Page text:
Echoes of Valor (1987) – Part 4: Wet Magic by Henry Kuttner

Karl Edward Wagner rounds out his collection Echoes of Valor with a modern Arthuriana story ‘Wet Magic’ by Henry Kuttner (1915-1958). This story was originally published in Unknown Worlds, February 1943. To date, Echoes of Valor is the only other place this story has seen print since. There has been a recent resurgence of re-prints of Kuttner’s work —Paizo’s Planet Stories collections and the F. Paul Wilson and Neil Gaiman backed Hogben collection from Borderlands Press—but even those are a few years in the past. I think Wagner’s inclusion of this story really has saved it from obscurity.

I’ve never knowingly read a story by Kuttner before however, that doesn’t mean I’ve never read a Kuttner story. Wikipedia lists seventeen names that he published under in addition to his own. He was also known for co-writing with his wife C. L. Moore —creator of Jirel of Jorey and Northwest Smith—so seamlessly neither could remember who wrote what. Wagner says “…Kuttner’s extensive use of pseudonyms would seem to indicate an author of multiple personalities, and to one extent this holds true: Henry Kuttner was an extremely versatile writer.” Wagner goes on to explain that Kuttner was a master of adapting his style to match the masters of whatever genre he was writing in. He quotes Robert Bloch as saying “Hank never became a superstar, because he was so versatile. He never became known for one style, one theme, one famous story.”

I think his most famous story now is ‘Mimsy Were the Borogoves’ which was adapted to film under the title The Last Mimsy in 2007. I’m certainly intrigued by his span of work, I feel like Kuttner is the type of writer where I’ll have to read a large body of work to get a sense of his style. I’m looking forward to the Kuttner stories that are included in Echoes of Valor III.

The story ‘Wet Magic’ stands out as being quite different from the first two stories in the collection in that it takes place in modern times, that being 1943 when it was written. An ex-Hollywood star turned pilot is shot down by a pair of German Stukas over Wales and parachutes to safety through the heavy mist. Through a series of comedic misunderstandings and intrigues, including a tree that kicks and an invisible maiden, the pilot Arthur Woodley finds himself trapped in the underwater lake kingdom of Morgan le Fay. He encounters several characters from Arthurian legend who either help or hinder his escape and eventually he has a final confrontation with Morgan.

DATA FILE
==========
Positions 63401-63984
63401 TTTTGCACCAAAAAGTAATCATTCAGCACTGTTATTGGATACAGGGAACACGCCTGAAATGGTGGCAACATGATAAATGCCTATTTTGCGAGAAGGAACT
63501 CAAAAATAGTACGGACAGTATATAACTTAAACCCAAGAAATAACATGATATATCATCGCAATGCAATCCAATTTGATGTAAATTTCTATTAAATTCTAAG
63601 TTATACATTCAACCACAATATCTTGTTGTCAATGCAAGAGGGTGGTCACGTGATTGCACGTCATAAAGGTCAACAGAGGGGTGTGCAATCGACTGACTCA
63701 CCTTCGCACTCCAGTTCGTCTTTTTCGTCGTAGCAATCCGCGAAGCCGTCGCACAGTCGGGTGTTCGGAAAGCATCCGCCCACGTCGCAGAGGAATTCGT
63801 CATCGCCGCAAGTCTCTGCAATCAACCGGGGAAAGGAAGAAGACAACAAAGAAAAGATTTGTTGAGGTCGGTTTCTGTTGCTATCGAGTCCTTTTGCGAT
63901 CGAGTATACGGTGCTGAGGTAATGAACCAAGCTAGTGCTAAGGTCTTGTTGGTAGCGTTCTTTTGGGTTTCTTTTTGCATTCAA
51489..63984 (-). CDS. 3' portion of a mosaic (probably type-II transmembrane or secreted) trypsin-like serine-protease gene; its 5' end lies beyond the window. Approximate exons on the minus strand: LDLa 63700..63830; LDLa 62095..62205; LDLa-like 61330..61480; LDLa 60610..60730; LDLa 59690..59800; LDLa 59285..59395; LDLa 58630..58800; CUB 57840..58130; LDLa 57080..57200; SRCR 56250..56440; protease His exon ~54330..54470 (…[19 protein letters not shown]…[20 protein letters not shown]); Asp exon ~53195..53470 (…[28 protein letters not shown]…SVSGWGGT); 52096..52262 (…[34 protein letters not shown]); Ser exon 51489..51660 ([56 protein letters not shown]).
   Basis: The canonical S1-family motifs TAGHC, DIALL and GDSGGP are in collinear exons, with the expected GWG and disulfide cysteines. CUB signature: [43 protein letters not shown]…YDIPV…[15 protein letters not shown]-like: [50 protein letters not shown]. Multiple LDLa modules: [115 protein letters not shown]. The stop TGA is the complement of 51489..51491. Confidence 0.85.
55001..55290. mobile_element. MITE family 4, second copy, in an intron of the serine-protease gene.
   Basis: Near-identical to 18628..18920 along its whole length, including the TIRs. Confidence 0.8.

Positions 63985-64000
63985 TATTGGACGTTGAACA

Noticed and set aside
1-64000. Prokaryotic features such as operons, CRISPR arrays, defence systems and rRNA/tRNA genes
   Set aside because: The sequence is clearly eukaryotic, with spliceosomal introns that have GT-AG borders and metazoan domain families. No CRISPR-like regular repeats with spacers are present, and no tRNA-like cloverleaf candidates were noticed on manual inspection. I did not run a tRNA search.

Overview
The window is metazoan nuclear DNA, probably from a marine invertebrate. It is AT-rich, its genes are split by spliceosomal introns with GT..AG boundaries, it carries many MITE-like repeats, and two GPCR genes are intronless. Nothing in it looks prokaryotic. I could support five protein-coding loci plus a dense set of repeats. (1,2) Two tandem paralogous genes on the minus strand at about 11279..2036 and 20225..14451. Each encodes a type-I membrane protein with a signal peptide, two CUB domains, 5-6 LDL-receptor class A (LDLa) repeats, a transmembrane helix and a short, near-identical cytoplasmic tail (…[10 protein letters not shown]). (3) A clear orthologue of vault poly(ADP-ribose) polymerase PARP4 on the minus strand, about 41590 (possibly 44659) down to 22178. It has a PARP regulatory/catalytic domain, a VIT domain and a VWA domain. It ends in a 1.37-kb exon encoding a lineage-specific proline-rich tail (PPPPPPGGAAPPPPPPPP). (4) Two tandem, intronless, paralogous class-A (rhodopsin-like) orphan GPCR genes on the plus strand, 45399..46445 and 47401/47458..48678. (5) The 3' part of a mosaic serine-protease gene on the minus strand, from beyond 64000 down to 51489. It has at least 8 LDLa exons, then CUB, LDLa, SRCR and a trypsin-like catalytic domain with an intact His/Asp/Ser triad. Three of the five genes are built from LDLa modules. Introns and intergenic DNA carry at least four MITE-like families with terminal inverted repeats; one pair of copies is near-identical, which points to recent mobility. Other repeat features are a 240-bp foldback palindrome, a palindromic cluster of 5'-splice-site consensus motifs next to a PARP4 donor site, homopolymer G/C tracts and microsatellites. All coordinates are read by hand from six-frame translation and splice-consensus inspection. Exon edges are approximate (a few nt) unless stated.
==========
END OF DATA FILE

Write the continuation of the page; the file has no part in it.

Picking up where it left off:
Of the three stories in this collection ‘Wet Magic’ stuck with me the most after I finished. It has definitely been the story I’ve put the most brain power into turning over in my head. I was caught off guard by the slow tonal shift it carried from a goofy fairy-tale into a more serious fantasy. There was a gossipy bride to be and a drunken hiccupping wizard that had me wishing for flashing swords and mighty thews. The story reeled me in when it began to discuss the return of King Arthur at England’s time of greatest need. What better time than World War II? It also brings in the idea of myth changing as time progresses and that in turn changes reality. Arthur Woodley denies the call to action and the boon of Excalibur because ultimately he doesn’t feel worthy. Eventually, his plans go to hell and he has to confront Morgan anyway but now, without the help of Excalibur. The ending was a complex examination of failure and how to continue to move forward with heart.

I enjoyed all three stories in Echoes of Valor, I think it’s a pretty good anthology. It’s different from other anthologies I’ve read in that it contains just three stories. This gives each story a bit more heavy lifting to do. You can’t skip ahead to the next story without skipping 1/3 of the book. As I’ve said earlier in this series it’s fairly apparent Wagner’s goal with the collection was to save lost stories. Do I think Wagner was successful? Ultimately, yes. Adept’s Gambit perhaps didn’t need the assist, but the other two did and as a collection it was enjoyable.

Echoes of Valor (1987) – Part 3: Adept’s Gambit by Fritz Leiber

Wagner’s second selection for Echoes of Valor is a sword and sorcery tale from Fritz Leiber (1910-1992), the first written, but not published, Fafhrd and Gray Mouser story “Adept’s Gambit.”

Art by Ronald Clyne

Before the Fafhrd and Mouser stories were published, starting in the August 1939 issue of Uncanny, Leiber had been sending these stories around to his circle of friends. One of those friends happened to be H. P. Lovecraft who Wagner quotes as saying “Someday I hope the Fafhrd cycle will get into print, leading off with Adept’s Gambit.”

However, “Adept’s Gambit” wasn’t the first to be published. It eventually saw the light of day in an Arkham House collection of short stories by Leiber titled Night’s Black Agents —published in 1947. Wagner explains that this book became rare and the story wasn’t widely available to readers until 1969 when it was collected in the narratively chronologically ordered Fafhrd and Gray Mouser stories– Volume 3 Swords in the Mist. Leiber, in order to have his cycle of stories fit together seamlessly, did some re-writes. Being an earlier story, “Adept’s Gambit” is set in our historical world rather than the world of Nehwon that Leiber would ultimately create.

Art by Jeff Jones

In Swords in the Mist Leiber adds a connecting story “The Wrong Branch.” In that story, the Gray Mouser takes a left instead of a right down one of the tunnels of the multi-dimensional lair of Ninegauble (their multi-eyed patron). Taking this ‘wrong branch’ leads the duo to our world, the magic alters their speech and memories so it’s as if they have always lived here.  At the end of “Adept’s Gambit” in the new version included in Swords in the Mist, the worlds blend and our world slips away like a dream leaving them back in Nehwon. The version that Wagner included in Echoes of Valor is the 1947 definitive text unearthed for our reading pleasure.